Well-beings and oil wells

It’s been a big week in politics. Last week saw the first reading in Parliament of the Local Government (Community Well-being) Amendment Bill. The purpose of the Bill is to reverse changes made to the Local Government Act in 2012 by the then National government.

The 2012 change redefined the purpose of local government as,

“(a) to enable democratic local decision-making and action by, and on behalf of, communities; and
(b) to meet the current and future needs of communities for good-quality local infrastructure, local public services, and performance of regulatory functions in a way that is most cost-effective for households and businesses.”

The Labour lead troika intends removing the requirement for local councils to act in a way that is the most cost-effective for households and businesses, and reinstate the purpose of promoting the social, economic, environmental and cultural well-being of communities (the four well-beings).

The Bill also reinstates the powers of Council to collect development levies for a much wider range of purposes, rather than the limited applications required by National’s amendment.

While the well-being change may seem like a return to the past, Labour’s motivation is more likely to be to enable local government to advance their transformation social change agenda. For example removing the need for local authorities to function in a cost effective way will open the door to council’s introducing a “living wage” policy into their workplace.

Another consequence may be that councils adopt a “buy local” policy, even though the cost of buying local may not be the most cost-effective way of spending ratepayers’ money. This is more likely given Labour’s direct influence in local councils – particularly in Auckland, Christchurch, and Rotorua, where former Labour MPs hold the mayoralty.

Local councils are of course over the moon about the changes. They can now return to the status that existed between 2001 and 2012 where they could be all things to all people and pretty much spend whatever amount on whatever they wished.

Local Government NZ President Dave Cull said, “Local government around New Zealand has been seeking reinstatement of the four well-beings in legislation to once again recognise the work to deliver social, economic, environmental and cultural outcomes for communities…These importantly acknowledge that local authorities have a broader role in fostering liveable communities, than simply providing ‘core services’.”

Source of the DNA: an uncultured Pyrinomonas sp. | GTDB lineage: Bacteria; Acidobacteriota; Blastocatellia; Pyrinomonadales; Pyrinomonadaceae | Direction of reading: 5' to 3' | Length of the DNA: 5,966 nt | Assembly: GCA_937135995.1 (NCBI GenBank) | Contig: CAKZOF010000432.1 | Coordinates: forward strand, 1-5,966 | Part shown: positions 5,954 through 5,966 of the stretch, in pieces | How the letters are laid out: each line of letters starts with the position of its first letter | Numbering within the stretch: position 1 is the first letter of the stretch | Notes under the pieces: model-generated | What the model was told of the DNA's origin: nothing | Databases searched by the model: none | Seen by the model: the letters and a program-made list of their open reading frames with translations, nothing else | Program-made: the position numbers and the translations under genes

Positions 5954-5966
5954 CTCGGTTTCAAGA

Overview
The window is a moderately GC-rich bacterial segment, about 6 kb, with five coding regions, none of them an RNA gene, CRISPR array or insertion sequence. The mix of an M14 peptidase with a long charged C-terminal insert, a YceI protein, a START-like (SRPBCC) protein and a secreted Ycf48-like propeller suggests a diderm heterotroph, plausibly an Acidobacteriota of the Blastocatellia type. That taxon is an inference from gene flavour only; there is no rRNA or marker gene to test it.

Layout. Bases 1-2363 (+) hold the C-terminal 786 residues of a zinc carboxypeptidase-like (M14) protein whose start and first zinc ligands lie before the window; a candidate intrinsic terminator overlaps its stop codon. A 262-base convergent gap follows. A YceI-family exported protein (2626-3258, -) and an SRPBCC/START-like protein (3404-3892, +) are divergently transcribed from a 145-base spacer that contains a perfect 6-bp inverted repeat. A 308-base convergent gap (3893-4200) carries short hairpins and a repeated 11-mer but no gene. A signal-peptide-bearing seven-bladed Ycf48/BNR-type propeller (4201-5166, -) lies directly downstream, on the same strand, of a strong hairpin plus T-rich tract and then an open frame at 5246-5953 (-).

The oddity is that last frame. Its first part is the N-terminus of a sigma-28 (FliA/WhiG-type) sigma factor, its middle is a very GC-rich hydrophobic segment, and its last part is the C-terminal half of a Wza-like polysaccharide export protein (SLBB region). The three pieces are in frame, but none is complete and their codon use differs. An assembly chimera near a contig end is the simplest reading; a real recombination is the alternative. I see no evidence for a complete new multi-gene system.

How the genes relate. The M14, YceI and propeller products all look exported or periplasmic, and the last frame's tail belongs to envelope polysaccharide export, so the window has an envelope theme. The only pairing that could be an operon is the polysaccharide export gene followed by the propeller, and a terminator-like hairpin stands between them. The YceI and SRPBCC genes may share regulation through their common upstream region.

Local Government NZ is also lobbying the new government for a law change to give them the exclusive right to create Maori seats on councils. As the law currently stands, a council decision to create Maori wards can be challenged if more than 5% of the electorate petition their council to hold a binding referendum. The principle behind this right is that everyone should have a say on the composition of their elected Council. This right has been exercised on a number of occasions and in almost all cases has resulted in the public overwhelmingly voting against Maori wards.

Local councils however want to remove the public’s right of veto. They and they alone want to make the decision about Maori wards without the risk of having that decision being challenged by voters.

The other big announcement is the coalition government’s decision to end offshore oil exploration and put a stop to any new onshore permits – with the exception of Taranaki which has a three year reprieve. All existing mining and exploration permits will remain in place.

In effect it is a wind-down of the oil and gas industry in New Zealand. The Greens and the anti-oil sector are jubilant, and NZ First is red faced trying to justify supporting a proposal that is anti-regional development. NZ First MP,  Shane Jones, will have a hard job convincing the good folk of Taranaki that the decision was the right one. Mr Jones has promoted himself as the peoples champion for the regions.  He should explain to community leaders in Taranaki, and in particular the 12,000 people who rely on the industry for their livelihood, to tell them how he intends creating the new “clean” jobs in their region that they will apparently transition into.

Unfortunately for New Plymouth it may now be seen as a city with an uncertain future. Will it now become what it was before the oil industry came to town? That will be too big a risk for many investors with long-term capital available to invest.

Comments are closed.